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Evelyn Gibbs studied at the Liverpool School of Art (1922’26)
and at the Royal College of Art (1926’29).
Credited with making significant gains for women in art and
academia, she was the second woman to win the Prix de Rome for
Engraving (1929) and was elected an associate of the RE in the
In London, after returning from Rome in 1931, she taught at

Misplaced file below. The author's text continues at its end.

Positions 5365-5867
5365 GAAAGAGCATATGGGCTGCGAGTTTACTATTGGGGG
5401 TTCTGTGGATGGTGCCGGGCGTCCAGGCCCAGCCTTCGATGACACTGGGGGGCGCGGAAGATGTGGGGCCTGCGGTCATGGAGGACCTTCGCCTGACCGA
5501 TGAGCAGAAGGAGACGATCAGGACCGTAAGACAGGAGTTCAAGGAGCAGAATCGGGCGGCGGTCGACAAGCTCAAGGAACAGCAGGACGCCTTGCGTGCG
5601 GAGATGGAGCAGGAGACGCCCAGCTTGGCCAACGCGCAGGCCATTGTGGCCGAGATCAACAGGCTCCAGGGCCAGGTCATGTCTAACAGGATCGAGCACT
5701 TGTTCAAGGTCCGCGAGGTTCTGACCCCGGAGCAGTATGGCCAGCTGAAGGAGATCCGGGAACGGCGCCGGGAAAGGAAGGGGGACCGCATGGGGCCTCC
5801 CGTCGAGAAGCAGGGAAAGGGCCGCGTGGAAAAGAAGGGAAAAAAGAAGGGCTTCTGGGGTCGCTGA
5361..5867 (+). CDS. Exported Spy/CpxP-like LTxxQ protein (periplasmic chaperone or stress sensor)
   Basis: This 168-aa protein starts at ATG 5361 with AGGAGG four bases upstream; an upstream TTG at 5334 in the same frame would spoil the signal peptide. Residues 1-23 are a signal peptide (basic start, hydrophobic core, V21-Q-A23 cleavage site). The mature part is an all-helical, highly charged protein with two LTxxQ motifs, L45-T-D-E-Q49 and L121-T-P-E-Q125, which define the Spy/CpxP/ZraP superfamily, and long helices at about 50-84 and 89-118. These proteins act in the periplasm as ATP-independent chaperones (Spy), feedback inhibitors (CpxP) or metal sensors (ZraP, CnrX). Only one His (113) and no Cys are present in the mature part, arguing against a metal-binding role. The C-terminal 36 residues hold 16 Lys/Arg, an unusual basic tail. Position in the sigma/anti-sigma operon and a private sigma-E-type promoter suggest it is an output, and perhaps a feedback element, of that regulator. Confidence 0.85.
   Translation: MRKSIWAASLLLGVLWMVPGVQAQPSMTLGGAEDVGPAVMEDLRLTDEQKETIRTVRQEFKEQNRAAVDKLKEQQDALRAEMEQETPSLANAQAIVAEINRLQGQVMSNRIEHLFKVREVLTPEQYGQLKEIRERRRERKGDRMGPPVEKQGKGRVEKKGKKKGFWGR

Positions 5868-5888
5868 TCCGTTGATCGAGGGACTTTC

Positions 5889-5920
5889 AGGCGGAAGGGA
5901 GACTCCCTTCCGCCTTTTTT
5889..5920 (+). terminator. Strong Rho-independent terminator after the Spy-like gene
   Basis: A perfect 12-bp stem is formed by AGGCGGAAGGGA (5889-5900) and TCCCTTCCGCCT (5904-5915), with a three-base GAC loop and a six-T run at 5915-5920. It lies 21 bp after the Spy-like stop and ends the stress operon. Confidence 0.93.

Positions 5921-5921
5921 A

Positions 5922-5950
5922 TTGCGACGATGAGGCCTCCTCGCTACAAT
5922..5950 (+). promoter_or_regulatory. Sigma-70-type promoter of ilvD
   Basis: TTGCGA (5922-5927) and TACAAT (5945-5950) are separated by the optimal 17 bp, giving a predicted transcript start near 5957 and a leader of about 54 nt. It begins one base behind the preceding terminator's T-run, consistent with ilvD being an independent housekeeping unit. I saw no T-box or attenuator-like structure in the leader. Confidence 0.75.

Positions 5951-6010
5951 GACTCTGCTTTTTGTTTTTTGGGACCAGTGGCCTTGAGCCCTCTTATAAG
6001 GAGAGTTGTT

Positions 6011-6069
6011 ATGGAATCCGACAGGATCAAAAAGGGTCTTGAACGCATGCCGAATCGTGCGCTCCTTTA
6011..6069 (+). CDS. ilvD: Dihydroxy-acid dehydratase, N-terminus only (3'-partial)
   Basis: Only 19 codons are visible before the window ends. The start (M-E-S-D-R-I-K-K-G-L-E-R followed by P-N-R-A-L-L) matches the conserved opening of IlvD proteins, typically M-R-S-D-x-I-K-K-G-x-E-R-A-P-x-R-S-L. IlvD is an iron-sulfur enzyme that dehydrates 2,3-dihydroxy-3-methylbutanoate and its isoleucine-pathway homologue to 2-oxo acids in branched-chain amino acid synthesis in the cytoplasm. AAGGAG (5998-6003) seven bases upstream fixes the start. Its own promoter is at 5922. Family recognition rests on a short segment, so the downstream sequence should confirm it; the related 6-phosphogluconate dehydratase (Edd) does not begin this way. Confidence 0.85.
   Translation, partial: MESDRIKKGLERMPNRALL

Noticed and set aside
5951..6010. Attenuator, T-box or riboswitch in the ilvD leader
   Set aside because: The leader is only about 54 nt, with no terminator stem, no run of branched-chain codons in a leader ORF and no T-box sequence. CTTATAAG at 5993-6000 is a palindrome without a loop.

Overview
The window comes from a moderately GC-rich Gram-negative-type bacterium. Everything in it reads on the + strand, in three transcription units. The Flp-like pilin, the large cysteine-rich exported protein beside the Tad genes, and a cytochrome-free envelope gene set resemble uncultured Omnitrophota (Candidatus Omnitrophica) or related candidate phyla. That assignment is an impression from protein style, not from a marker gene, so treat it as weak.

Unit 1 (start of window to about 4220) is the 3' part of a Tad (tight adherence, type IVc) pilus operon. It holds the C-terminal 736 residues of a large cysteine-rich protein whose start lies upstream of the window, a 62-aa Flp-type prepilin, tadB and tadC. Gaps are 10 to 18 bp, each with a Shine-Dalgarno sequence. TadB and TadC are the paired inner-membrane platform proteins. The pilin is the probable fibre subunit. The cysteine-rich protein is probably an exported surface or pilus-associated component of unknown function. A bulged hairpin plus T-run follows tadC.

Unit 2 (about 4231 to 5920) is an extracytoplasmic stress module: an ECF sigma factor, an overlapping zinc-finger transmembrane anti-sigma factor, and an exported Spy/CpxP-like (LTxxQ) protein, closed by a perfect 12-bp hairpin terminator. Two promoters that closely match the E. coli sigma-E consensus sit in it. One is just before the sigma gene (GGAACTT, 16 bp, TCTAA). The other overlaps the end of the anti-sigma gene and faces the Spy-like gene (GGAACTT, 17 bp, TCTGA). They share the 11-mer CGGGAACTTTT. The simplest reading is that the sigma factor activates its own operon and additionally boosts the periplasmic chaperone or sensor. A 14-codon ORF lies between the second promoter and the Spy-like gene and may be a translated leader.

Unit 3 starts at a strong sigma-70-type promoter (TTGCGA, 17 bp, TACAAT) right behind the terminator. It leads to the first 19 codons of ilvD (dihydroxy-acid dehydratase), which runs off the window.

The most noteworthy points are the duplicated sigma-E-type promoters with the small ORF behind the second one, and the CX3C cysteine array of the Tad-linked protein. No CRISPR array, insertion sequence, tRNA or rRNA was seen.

a school for handicapped children and later wrote The Teaching of
Art in Schools, which was published in 1934 ‘ the same year she
was appointed lecturer at Goldsmiths College.
She founded the Midland Group of Artists in 1943 after
Goldsmiths was evacuated to Nottingham, and in that September
was commissioned as an official war artist to record Women making
Munitions, working in Blood Transfusion and in the Women’s
Voluntary Service. Seven of the works made during this time are
held in the Imperial War Museum in London. In 1945 she married
Hugh Willatt, later Secretary- General of the Arts Council.